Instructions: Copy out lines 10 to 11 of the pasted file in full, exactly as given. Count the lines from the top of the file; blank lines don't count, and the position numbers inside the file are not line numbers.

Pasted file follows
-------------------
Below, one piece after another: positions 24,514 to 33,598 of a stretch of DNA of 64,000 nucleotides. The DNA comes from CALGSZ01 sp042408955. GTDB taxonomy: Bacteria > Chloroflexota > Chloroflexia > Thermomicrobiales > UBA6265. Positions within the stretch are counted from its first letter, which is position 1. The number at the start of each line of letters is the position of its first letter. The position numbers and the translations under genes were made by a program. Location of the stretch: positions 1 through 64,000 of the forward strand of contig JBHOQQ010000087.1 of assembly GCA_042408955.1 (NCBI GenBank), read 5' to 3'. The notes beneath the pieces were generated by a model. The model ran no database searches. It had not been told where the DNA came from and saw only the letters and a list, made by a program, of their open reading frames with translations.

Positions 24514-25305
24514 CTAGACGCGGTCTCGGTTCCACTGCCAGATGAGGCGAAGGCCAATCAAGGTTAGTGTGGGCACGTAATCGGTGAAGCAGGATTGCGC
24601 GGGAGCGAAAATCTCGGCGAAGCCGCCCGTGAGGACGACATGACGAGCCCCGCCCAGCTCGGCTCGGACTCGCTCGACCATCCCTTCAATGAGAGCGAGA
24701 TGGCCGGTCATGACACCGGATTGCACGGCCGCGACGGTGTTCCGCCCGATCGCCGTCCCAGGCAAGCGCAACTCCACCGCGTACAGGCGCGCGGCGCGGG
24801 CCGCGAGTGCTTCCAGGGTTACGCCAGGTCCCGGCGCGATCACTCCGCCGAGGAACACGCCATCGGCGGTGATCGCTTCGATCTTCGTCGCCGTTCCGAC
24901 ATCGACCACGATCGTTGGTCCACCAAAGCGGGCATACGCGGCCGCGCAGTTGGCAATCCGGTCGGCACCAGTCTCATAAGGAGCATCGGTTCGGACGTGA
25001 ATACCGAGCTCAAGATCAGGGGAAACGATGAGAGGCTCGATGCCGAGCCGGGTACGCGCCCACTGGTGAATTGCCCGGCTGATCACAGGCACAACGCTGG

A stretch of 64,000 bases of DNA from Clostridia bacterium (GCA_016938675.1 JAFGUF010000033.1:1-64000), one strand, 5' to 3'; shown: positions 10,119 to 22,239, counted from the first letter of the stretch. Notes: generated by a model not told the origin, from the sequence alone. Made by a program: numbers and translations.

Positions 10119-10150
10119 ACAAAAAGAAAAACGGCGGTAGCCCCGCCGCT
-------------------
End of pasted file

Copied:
Positions 10119-10150
10119 ACAAAAAGAAAAACGGCGGTAGCCCCGCCGCT